The Boy in the Striped Pajamas by John Boyne

When friendship sprouts up in the most unlikely of places.

Synopsis of The Boy in the Striped Pajamas by John Boyne: Berlin 1942. When Bruno returns home from school one day, he discovers that his belongings are being packed in crates. His father has received a promotion and the family must move from their home to a new house far far away, where there is no one to play with and nothing to do. A tall fence running alongside stretches as far as the eye can see and cuts him off from the strange people he can see in the distance. But Bruno longs to be an explorer and decides that there must be more to this desolate new place than meets the eye. While exploring his new environment, he meets another boy whose life and circumstances are very different to his own, and their meeting results in a friendship that has devastating consequences.

My thoughts

I picked up The Boy in the Striped Pajamas upon the recommendation of so many readers out there. I loved The Book Thief's unique perspective of storytelling but little did I know that this slim book would pack such a powerful story.

The book in one sentence: Nine-year-old Bruno, son of Nazi commandant, forges an unlikely friendship with a boy in striped pyjamas.


Typically, the horrors of the Holocaust are recounted from the point of view of the victim. This story does the exact opposite - it tells it from the viewpoint of the oppressor, or at least a representative from oppressor's group ... as the storyteller is the child of a Nazi commandant. Being such, it is told with such heartbreaking innocence and naivete that led me to wonder: Did Bruno not have an inkling of anything going on?

Bruno, just nine years old, moves with his family to a new home because of his father's promotion. The place is so remote, he has no one to play with but his sister Gretel (who isn't much of a playmate anyway). Peeking through his bedroom window though, he realizes that there are other children in nearby "farm." He finds it strange though that there are no women and all the people on that side of the fence are dressed in blue pyjamas.

He loses interest in the things nearby and being the inquisitive boy he is, he plays explorer. He finally finds his way to the fence of the "farm"and he meets Shmuel, a boy exactly his age. Over time he develops a friendship with Shmuel, finding so much in common between them despite the fence dividing them. Through repeated visits and gifts of food, Bruno learns about Shmuel's life on the other side of the fence.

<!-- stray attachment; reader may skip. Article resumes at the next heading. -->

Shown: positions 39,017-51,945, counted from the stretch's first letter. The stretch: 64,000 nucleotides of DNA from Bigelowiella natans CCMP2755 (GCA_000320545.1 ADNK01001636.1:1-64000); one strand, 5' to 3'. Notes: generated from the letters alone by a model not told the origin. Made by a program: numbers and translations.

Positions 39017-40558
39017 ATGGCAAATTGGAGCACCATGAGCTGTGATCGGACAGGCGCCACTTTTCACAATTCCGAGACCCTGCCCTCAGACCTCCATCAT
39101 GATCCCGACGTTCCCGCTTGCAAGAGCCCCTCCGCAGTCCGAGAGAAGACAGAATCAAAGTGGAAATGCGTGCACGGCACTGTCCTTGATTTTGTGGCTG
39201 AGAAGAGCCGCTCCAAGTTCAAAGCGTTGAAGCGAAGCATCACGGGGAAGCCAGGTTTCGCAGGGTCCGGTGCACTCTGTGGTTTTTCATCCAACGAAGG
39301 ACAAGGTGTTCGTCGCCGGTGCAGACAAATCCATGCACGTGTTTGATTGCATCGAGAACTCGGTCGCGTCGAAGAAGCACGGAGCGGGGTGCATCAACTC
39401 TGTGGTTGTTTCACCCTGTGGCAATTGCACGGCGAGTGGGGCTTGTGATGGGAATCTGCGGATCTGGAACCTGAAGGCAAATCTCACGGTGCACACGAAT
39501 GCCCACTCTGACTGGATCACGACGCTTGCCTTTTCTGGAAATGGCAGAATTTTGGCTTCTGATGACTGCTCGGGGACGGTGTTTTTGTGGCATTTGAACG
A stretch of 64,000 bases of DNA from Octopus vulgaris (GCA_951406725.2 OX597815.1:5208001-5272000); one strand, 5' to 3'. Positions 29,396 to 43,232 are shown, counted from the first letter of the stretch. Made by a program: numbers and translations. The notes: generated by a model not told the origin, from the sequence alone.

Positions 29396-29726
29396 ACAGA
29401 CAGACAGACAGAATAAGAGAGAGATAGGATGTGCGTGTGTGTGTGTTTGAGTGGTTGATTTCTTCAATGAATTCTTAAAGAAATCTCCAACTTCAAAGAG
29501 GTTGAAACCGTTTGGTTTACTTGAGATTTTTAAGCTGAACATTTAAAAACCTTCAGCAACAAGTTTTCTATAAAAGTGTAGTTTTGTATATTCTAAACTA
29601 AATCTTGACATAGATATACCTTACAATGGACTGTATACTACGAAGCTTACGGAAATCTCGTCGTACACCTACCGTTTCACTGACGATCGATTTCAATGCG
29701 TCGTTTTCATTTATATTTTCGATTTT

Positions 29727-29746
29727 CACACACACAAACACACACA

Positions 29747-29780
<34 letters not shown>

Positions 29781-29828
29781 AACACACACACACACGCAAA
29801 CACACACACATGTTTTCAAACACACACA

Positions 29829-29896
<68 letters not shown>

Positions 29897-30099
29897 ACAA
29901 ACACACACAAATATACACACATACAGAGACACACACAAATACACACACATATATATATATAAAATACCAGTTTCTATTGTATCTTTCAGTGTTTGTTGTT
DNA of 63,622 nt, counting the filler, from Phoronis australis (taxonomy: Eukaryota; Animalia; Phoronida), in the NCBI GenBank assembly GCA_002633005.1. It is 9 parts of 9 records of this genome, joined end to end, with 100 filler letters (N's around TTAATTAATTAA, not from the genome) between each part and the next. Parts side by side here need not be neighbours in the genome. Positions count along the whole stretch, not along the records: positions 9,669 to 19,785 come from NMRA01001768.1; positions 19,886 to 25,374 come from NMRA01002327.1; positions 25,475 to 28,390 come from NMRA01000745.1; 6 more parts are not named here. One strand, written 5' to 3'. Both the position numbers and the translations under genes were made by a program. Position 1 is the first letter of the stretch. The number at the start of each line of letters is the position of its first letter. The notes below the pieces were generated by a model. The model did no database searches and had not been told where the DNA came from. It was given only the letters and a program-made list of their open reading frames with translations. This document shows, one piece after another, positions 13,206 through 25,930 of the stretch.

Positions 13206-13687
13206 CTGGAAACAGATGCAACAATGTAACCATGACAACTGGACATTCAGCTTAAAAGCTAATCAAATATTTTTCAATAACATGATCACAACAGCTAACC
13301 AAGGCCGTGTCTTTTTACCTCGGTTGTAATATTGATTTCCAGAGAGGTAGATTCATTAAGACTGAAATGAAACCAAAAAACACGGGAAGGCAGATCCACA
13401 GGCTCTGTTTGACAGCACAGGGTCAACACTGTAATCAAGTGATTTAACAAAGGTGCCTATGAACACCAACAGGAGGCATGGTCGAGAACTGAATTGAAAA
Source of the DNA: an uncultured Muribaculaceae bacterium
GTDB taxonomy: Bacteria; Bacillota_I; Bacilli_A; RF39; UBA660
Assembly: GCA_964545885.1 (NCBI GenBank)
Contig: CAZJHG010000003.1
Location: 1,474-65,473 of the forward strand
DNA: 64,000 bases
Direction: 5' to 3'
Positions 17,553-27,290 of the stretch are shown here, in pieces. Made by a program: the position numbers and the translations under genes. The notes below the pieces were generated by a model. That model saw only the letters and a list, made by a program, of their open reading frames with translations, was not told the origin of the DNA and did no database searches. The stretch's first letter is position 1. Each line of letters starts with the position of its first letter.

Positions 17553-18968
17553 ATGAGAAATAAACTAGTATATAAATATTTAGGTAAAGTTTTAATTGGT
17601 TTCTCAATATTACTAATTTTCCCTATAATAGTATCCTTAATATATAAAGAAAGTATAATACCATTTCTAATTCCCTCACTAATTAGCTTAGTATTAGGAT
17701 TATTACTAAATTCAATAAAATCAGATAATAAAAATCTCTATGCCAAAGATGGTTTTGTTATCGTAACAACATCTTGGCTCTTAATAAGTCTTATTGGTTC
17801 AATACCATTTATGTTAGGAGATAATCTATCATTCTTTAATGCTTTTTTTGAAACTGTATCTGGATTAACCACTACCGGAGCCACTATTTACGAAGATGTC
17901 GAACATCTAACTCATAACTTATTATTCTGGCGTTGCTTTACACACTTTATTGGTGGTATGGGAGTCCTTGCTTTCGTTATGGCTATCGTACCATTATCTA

Boyne euphemizes everything through Bruno's childlike descriptions: of his new home Out-With, of his mother's taking credit for the good deed of their waiter Pavel, of the lessons he and Gretel learn through their private tutor, of what it means to be wearing striped pyjamas. All these have horrific implications which only an adult mind can understand. Only through the voice of a child does Boyne drive home the point that there are more victims than we realize, and the saddest of them is our children's innocence.

The book ends in tragedy. But the friendship of Bruno and Shmuel teaches us friendships can bloom and last in even the most unlikely places.

I also watched the movie and it is every bit as good as the book (the acting is superb!). I wouldn't recommend a child younger than 12 watching it (or reading the book) as although the lead characters are young boys, and there is nothing too graphic or disturbing, the story is difficult to understand without some background of Nazi Germany.

First line: One afternoon, when Bruno came home from school, he was surprised to find Maria, the family's maid - who always kept her head bowed and never looked up from the carpet - standing in his bedroom, pulling all his belongings out of the wardrobe and packing them in four large wooden crates, even the things he had hidden at the back that belonged to him and were nobody else's business.

Last line: Not in this day and age.

Verdict: A must-read, powerful, disturbing. Prepare yourself for the tears, or at least a lump in the throat. While there is some controversy surrounding the factuality of the novel, the message is clear: stories like these need to be told to remind us that
Fences like this exist all over the world. We hope you never have to encounter one.


  1. So so happy that you loved this book. I read this a couple of years ago, and just LOVED it. I especially like that last quote you pulled out, the one about fences. It really does get to you, doesn't it?

    Oh, and I never knew it was made into a movie! Will have to check it out and see where I can find it.

  2. I liked this book too; I read it last year and was on a plane when I was reading the last few chapters. I had to stuff my fist in my mouth to keep from shrieking!

  3. Michelle, if you have hi-speed internet, you can watch it online!

    Blooey, I KNOW! I KNOW!!!

  4. I've heard great things about this book for a couple of years now but I still haven't found a copy here in the Philippines :( Fortunately I was able to catch the film on cable early this month and such a tragic, tragic film indeed.

  5. Lightheaded, be on the lookout on Bookmooch. And come to think of it, I have never seen it at Booksale!

  6. Oh lord, I loooved this book. I made my mom read it and she got mad at me because she doesn't like reading things that would keep her awake for a week :-)


© guiltless readingMaira Gall